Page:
In some cases, the rental offering goes beyond pure products and moves into project management. A good example is Zeppelin Rental, the rental business of German-based Caterpillar dealer Zeppelin, which has rental operations in Germany, Austria, Slovakia and the Czech Republic.
Its ‘Baulogistik’ service offers contractors planning services for logistics, machines and personnel. It can provide site control facilities – managing access control for a site – set up a site with power and roadways, plan the scheduling of deliveries and, of course, manage the fleet of equipment. In essence, it offers ‘asset rentals’ (equipment) alongside ‘site solutions’, such as training, waste management and logistics planning. As well as benefitting the contractor, it gives Zeppelin Rental the opportunity to be present on a project from start to finish, and to potentially capture more business.
Alongside enhanced and widened product offerings, rental companies are now starting to exploit digital technology to help both themselves and their customers. This technology, as well as giving rental companies the tools to manage their fleets, can allow contractors to on- and off-rent equipment, view real-time data on equipment on rent, and manage invoicing in a paperless way.
Pierre Boels, CEO of Boels Rental and current President of the ERA, speaking at the recent International Rental Conference in China, told delegates that digital technology will have a major impact on rental.
“The internet connects us. And I’m not just talking about connecting people. Increasingly, equipment and machines are being linked through the Internet of Things,” he said.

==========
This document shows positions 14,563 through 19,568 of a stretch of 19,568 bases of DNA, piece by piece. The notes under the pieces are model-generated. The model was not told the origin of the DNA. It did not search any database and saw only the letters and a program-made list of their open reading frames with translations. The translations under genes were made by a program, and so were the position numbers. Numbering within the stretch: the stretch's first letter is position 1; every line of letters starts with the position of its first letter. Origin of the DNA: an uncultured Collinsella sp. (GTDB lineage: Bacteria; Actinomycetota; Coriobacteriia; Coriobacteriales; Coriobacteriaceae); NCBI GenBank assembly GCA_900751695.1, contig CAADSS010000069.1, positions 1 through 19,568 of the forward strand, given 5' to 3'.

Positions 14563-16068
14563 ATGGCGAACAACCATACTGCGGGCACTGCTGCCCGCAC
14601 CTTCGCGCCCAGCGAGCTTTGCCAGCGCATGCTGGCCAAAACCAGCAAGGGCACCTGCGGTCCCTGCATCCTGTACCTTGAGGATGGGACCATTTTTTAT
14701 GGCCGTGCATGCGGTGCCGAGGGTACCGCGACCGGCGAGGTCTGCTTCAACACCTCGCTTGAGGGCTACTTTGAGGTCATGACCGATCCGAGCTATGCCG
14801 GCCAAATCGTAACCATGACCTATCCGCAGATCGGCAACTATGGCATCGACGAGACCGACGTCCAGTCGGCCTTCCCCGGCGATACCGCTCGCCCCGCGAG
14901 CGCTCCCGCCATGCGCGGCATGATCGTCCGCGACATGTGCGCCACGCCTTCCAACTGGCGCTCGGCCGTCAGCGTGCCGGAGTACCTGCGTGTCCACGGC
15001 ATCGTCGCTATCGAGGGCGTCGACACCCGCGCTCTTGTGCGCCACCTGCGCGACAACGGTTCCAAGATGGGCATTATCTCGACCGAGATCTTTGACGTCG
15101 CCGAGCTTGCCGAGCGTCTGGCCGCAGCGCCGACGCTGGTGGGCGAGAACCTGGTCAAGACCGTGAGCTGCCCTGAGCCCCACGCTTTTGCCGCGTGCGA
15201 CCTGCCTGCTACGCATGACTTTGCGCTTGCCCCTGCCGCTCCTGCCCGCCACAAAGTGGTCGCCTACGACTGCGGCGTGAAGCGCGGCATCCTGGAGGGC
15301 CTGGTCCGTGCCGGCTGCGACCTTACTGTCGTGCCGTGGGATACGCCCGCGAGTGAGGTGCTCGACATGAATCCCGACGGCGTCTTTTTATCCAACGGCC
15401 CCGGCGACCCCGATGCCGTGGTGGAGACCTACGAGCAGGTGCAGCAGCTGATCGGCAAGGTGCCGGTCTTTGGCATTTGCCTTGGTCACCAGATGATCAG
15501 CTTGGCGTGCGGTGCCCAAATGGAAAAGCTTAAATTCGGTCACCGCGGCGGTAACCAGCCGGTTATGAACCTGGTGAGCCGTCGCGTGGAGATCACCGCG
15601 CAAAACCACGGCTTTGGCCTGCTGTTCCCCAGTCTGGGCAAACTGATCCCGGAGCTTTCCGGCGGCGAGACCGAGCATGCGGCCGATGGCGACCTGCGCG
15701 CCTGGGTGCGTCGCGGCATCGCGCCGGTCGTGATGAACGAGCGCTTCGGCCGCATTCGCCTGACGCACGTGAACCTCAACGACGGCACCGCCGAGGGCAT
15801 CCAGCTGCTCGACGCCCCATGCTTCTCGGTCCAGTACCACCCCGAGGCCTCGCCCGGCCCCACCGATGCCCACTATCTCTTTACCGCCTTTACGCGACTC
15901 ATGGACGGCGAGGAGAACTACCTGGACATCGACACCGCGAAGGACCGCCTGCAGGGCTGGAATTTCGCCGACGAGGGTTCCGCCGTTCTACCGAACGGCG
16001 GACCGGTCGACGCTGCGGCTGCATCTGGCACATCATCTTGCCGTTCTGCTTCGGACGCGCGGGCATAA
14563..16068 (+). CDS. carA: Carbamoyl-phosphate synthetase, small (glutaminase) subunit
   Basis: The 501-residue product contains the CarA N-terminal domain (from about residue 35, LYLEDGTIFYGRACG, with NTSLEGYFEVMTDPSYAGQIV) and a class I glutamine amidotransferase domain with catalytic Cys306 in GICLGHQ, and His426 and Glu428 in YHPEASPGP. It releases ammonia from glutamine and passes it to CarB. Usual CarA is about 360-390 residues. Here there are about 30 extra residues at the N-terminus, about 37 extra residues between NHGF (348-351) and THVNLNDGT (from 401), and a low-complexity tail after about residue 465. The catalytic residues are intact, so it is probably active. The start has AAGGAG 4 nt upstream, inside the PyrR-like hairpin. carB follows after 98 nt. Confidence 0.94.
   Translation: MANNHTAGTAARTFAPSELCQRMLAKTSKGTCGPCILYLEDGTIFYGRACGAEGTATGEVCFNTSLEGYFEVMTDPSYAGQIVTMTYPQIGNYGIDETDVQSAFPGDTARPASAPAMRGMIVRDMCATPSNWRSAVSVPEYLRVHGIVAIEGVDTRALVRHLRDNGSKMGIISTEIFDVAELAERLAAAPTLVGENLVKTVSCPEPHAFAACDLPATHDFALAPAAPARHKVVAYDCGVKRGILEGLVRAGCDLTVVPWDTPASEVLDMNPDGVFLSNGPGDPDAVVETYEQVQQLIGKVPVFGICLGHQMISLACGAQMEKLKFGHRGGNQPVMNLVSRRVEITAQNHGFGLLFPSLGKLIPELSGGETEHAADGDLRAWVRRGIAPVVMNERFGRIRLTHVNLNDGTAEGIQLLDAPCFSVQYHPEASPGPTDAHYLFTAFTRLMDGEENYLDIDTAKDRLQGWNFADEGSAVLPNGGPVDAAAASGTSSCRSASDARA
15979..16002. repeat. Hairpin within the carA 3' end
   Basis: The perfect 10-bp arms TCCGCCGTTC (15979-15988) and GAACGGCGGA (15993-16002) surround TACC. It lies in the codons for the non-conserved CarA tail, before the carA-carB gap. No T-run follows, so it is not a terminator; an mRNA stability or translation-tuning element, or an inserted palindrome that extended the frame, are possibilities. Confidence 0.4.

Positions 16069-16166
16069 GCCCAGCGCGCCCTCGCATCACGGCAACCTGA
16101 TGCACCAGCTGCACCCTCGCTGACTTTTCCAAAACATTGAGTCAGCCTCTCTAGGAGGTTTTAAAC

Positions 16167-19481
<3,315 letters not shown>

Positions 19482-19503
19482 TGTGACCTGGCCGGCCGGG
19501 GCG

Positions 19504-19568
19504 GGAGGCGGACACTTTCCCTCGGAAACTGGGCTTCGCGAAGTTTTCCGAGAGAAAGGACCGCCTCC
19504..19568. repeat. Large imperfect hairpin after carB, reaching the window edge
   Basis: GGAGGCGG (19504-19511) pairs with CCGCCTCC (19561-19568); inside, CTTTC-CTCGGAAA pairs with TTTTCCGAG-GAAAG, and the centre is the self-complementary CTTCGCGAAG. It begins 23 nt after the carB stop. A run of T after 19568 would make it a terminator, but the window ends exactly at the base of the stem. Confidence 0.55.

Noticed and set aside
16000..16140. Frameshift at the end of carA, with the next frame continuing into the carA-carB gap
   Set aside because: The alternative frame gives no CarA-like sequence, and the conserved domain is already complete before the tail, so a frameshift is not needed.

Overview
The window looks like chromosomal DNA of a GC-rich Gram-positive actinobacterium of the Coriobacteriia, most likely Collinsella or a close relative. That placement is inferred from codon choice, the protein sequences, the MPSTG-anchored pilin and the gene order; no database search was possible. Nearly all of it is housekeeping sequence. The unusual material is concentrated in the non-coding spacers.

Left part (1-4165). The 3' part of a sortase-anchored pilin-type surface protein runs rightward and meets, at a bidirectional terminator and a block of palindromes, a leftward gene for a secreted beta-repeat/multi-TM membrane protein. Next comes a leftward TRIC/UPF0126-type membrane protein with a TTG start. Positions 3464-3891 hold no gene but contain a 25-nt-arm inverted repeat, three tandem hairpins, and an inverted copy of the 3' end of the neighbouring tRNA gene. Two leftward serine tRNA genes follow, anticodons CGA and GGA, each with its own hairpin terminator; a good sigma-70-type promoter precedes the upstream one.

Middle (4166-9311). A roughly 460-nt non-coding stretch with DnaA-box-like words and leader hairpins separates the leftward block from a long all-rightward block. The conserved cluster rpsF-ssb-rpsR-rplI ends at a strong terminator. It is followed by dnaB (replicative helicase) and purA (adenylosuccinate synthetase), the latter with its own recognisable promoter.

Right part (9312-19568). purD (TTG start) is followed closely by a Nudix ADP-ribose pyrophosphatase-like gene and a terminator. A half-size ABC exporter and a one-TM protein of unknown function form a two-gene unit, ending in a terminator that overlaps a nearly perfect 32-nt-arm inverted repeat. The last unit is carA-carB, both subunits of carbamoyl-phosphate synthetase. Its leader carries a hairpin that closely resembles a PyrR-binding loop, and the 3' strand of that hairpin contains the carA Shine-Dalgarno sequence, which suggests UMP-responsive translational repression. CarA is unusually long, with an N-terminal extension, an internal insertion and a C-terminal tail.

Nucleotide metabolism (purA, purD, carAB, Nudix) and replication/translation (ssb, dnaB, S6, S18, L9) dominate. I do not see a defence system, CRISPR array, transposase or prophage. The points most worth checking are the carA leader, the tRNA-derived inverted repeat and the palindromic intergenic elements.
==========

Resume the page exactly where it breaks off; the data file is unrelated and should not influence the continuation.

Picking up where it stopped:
“In the rental sector that produces a whole range of cost and time-saving solutions. At Boels, we are taking full advantage: we can now carry out preventive maintenance and service work more effectively. The new technology allows us to prevent breakdown, increase efficiency and reduce costs. In the near future, it will be even easier for our customers on building sites to connect and share our products. For them, time is money and the Internet of Things can help them save on both.”
Mr Boels added that data would also allow it to, “map out and analyse the behaviour, and especially the needs, of our customers. We use this knowledge to offer our customers the product range they want. And we can identify potential customers for a new product or service in no time.”
Rental company Ramirent is expanding through outsourcing agreements with contractors
There is one final piece in the expanding rental jigsaw, which is the trend towards the sharing economy. The European Rental Association argues that equipment rental is part of a more sustainable business model; it optimises the utilisation rate of equipment, prevents equipment being unused, limits the need for storage space, and minimises waste and material usage by recycling where possible.
The ERA says rental has the potential to contribute significantly to carbon reduction and has been making this case to the European Union – hoping to influence regulations that will promote the sharing economy – and has embarked on a major project to quantify the benefits of rental. It has engaged the Climate Neutral Group (CNG), a social venture established in 2002 by Foundation Doen and Triodos Bank, to carry out the study, with the results to be published later this year.
As the ERA’s President, Pierre Boels, puts it, “These days, more and more people prefer to ‘share’ rather than ‘own’. They want to pay for use instead of paying for ownership. This trend has been dominating the consumer market for a few years now, with developments like Spotify, Uber, Mobike and Airbnb.
“And now sharing has become much more common in business as well. Contractors no longer want a huge fleet of equipment on their balance sheet. Ownership, maintenance and logistics are not their core competence. The services of our industry are obviously a perfect match with this trend.”
Rental companies will be no doubt be hoping that more and more contractors will see things the same way.